Ngunjiri, today an ardent supporter of Uhuru and Ruto, was not always so enamoured of them. In fact in 2008 he recruited me as one of his honorary lieutenants to collect the famous one million signatures, in village markets and urban malls, to ensure that Uhuru and Ruto were sent to the Hague to stand trial for crimes against humanity. He and I also lobbied (sometimes together) for the Yes vote in the constitutional referendum. We also collaborated in encouraging the formation of an informal consortium of independent candidates for national and county assembly elections (he even declared his interest in being a candidate) but for some reason, he pulled out of this plan and instead joined Raila’s party as an adviser and activist. When Raila lost, he shifted his energies to the cause of the Uhuru government.
In his latest column he justifies, somewhat contradictorily, both tribalism and the establishment of Jubilee as a nationwide political party to counterbalance tribalism and create a nation. That Uhuru with “his” Kikuyu and Ruto with “his” Kalenjin have entered an agreement of convenience, constantly now being challenged by leaders of both tribes, is a possibility that does not enter his thoughts—or he does let these intrude into the public domain. Few would believe him that before the elections, Uhuru and Ruto got together in earnest discussions on how to save the nation, and hit upon the idea of a coalition, thus fighting off “decades of mistrust and animosity”. I know from my several discussions with him over the years on politics that he is too astute to fall for this fallacy. Nor can I give much credence to his prediction, qualified though it is, that “JP will become a political umbrella under which all our Kenyan communities can speak candidly about each other and through which they can propose and execute viable (political) solutions to solve our historical and future inter-ethnic conflicts, amicably”.
So far of course the attempt at a national level party level threatens the reverse. The smaller minorities (the majority of Kenyans) are afraid of being swallowed by the “five big”; dissentions have arisen within the larger tribes; JP is not a national movement but one engineered by a handful of politicians. It has promoted no debate about national, social, and economic policies. Gathering and exchange of money is a critical element, aiding the already high degree of corruption, which prevents rational debate on what is good for the country. Key politicians, worried about their own future under the threat of what they see as the monster of JP, frequently shift from one party to another, displaying total absence of political loyalty. Many, for good reasons, given the free use of violence by the state, fear the return of a one party state.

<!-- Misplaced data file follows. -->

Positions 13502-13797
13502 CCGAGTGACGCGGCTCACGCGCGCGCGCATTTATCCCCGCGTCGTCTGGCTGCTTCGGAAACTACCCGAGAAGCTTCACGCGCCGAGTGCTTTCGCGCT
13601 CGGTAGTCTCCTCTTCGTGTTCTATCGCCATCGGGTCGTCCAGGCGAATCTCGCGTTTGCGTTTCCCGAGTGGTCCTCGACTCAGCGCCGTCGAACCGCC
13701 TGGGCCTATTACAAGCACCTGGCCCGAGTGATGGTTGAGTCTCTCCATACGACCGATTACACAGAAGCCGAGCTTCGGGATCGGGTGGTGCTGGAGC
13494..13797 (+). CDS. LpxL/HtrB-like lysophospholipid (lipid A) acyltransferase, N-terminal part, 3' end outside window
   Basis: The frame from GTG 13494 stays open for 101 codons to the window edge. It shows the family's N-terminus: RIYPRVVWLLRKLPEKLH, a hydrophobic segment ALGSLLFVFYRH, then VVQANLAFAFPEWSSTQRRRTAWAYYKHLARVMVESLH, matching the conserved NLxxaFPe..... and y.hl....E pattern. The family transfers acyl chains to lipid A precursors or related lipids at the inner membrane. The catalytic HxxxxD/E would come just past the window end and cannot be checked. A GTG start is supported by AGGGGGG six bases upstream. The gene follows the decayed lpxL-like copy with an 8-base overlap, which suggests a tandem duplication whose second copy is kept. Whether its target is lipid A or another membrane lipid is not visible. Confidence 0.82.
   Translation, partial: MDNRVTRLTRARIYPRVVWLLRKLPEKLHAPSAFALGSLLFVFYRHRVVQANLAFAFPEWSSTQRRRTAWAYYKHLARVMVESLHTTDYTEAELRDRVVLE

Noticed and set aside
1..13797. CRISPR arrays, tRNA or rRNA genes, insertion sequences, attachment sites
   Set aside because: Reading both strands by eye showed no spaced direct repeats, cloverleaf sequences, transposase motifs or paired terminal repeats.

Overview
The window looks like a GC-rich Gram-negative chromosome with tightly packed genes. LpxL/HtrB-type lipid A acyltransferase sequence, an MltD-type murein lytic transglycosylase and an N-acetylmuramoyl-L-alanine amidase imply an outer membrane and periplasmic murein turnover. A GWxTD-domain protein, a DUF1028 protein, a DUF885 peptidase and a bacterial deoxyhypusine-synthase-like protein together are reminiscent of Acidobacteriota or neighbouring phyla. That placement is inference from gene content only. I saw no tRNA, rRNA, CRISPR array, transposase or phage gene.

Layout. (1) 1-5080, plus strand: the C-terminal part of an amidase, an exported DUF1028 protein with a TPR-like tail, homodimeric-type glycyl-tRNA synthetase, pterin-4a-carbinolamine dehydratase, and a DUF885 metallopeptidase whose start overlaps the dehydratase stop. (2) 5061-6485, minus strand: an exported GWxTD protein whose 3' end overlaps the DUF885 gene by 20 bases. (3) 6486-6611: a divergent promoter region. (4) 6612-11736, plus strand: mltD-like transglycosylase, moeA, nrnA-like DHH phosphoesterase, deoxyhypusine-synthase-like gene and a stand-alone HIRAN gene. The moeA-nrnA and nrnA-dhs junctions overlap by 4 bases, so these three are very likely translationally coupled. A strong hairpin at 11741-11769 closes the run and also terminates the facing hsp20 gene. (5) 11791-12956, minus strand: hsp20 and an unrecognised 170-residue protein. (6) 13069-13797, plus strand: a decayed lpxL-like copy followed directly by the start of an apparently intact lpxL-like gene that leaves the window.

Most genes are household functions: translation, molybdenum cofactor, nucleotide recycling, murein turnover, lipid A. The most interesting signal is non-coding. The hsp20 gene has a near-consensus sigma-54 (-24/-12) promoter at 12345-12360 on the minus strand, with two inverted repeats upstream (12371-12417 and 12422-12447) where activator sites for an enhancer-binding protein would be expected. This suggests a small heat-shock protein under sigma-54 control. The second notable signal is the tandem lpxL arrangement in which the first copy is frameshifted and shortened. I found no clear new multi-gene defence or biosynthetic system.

Let us turn to Gado’s cartoons, more credible and infinitely more entertaining, if (because?) harsh, as guide to Kenyan politics. But a personal note first. During the dark moments, and they were many, of drafting the national constitution in the CKRC and its passage through Bomas, there was nothing that cheered, and restored some balance within, me like Gado’s daily cartoons. He continues to both cheer us and make us reflect on our grim national situation.